B. NHRC: Establishment and Mandates
The NHRC is an independent and autonomous constitutional body established with high hopes in 2000 as a statutory body under the Human Rights Commission Act 1997. This Act was Nepal’s response to the 1991 UN-sponsored meeting of national institution representatives in Paris, which established the ‘Paris Principles’ as the ‘first systematic effort to enumerate the role and functions of national human rights institutions’. The establishment and operation of the NHRC of Nepal complied with the Principles’ minimum standards in that it enjoyed guaranteed independence, was to operate with a broad mandate based on universal human rights standards, and was granted adequate powers of investigation. The Commission, as a constitutional body, a protector and promoter of human rights, was therefore empowered to invite government officials, security forces, police personnel and individuals to attend in order to question and seek clarification from those directly or indirectly involved in human rights violations.
The NHRC is an independent and autonomous constitutional body established with high ideals in the year 2000 as a statutory body under the Human Rights Commission Act 1997. The establishment and operation of the NHRC complied with the minimum standards of the Paris Principles in that the Commission was granted guaranteed independence, was able to operate with a broad mandate based on universal human rights standards, and was given adequate powers of investigation. Operational autonomy refers to the competence and capacity that an NHRI has at its disposal. The ability to appoint staff members and to manage its resources and affairs free from government interference is vital in this regard. However, we do need to ask if the NHRC is as independent as it should be according to the Paris Principles and other international standards.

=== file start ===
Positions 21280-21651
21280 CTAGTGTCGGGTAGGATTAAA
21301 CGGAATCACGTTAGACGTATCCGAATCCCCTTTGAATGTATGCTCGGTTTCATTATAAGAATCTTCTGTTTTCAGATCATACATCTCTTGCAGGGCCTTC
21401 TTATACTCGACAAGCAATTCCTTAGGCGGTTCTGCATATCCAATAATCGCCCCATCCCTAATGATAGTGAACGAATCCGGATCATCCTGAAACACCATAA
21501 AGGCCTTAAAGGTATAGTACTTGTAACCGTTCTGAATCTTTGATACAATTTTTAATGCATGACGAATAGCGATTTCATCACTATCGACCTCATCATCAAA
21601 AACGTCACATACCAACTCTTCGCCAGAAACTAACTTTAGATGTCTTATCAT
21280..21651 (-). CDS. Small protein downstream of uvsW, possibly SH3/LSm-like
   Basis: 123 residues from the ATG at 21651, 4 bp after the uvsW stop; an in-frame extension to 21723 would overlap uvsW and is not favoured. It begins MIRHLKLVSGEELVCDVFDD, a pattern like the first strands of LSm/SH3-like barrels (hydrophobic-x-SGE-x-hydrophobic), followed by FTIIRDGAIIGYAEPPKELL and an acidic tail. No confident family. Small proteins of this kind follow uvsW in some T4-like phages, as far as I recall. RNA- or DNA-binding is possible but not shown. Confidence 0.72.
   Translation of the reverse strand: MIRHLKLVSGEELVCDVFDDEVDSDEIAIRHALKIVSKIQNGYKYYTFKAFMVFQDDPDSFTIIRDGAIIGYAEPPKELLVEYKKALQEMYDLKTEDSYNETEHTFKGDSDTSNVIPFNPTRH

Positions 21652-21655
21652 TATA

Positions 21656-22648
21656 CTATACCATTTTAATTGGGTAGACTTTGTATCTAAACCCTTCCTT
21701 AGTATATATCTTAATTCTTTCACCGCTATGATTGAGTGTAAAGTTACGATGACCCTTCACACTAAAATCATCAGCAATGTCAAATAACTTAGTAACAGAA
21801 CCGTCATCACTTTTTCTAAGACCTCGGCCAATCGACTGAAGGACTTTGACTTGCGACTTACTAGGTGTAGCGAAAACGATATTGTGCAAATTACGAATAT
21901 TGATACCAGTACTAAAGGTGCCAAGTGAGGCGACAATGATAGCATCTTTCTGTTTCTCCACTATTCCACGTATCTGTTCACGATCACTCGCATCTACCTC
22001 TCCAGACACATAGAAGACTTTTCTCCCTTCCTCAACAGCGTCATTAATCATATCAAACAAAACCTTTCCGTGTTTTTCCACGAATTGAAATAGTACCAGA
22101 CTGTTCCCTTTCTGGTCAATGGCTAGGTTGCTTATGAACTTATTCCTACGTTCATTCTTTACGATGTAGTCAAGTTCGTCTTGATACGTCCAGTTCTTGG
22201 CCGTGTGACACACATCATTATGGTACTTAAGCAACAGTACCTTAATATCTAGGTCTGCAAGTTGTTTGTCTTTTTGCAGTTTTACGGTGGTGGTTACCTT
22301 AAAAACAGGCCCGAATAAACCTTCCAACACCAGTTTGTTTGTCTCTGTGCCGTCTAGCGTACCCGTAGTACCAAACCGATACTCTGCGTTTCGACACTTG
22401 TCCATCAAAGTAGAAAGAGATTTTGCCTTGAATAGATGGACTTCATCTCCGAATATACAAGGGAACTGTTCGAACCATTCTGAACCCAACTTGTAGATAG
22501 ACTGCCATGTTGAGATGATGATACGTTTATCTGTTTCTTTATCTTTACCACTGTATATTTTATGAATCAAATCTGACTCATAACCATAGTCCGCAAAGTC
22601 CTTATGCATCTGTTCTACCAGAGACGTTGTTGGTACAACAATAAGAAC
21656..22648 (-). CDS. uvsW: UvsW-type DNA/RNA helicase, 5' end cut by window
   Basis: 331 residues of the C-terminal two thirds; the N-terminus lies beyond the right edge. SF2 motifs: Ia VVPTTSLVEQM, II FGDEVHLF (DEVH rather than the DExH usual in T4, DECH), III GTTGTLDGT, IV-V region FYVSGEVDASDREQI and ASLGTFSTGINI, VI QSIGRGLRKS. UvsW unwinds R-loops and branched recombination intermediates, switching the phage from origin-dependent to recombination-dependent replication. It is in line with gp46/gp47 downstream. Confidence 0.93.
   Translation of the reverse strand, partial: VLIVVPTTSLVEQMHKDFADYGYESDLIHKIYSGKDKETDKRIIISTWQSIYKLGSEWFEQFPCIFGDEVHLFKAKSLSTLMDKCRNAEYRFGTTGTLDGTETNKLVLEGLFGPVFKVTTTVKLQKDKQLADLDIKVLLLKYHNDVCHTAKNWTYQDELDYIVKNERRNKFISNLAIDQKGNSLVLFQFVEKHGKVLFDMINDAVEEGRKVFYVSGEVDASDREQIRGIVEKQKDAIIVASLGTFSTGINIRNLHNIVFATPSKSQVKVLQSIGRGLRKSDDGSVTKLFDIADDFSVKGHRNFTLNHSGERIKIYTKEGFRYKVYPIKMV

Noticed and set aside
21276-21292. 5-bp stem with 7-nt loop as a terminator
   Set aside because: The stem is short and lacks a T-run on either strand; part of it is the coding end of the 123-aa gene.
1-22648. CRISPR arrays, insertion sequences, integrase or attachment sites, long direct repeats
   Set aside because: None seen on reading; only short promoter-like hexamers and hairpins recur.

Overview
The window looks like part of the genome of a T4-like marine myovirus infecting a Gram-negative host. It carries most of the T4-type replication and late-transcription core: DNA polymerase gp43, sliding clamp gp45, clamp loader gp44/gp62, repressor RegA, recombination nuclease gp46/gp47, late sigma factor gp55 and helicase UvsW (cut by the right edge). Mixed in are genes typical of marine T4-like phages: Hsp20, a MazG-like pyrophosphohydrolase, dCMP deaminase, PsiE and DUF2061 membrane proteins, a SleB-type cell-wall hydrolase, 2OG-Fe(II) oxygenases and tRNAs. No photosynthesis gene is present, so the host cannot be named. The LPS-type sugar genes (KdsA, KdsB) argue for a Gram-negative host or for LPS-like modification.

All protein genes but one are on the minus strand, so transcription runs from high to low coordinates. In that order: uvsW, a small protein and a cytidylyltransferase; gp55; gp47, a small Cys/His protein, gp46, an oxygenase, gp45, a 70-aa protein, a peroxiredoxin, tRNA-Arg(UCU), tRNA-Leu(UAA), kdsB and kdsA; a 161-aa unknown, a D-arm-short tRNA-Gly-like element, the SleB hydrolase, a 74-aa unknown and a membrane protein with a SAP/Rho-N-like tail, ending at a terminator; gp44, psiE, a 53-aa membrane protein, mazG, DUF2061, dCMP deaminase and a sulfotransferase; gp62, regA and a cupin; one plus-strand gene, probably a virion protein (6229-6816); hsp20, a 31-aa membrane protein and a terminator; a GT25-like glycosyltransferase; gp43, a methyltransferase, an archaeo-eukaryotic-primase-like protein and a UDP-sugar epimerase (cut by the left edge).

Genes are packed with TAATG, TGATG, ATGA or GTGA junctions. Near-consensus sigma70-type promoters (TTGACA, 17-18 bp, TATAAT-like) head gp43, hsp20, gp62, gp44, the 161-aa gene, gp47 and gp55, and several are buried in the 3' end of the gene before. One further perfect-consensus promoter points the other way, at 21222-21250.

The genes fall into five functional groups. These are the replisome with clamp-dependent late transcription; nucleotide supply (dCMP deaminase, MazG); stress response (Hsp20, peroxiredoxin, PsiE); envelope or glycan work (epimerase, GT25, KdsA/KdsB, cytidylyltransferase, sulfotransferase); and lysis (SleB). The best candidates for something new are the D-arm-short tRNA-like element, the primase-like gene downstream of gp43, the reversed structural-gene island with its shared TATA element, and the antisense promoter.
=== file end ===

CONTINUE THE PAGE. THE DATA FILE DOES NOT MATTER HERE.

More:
Article 132 of the Interim Constitution 2007 assigned to the NHRC prime responsibility for protecting and promoting human rights. The Commission would be able to conduct inquiries and investigations, on its own initiative or on receipt of a petition or complaint filed to it, on the subject of a violation of human rights or of carelessness in preventing such a violation by any person, organization, or authority. The Commission would be able to visit any authority, jail, or organization under the control of the Government of Nepal and would be able to submit necessary recommendations for reform of the functions, procedures, and physical facilities of such organizations to ensure the protection of human rights. However, except for providing annual reports and some recommendations, there is no record of any such action being taken by this constitutional body. Why? How could the NHRC have existed during part of the ten year conflict and yet still have conducted no serious investigation and no serious voice into the gross rights violations that clearly took place?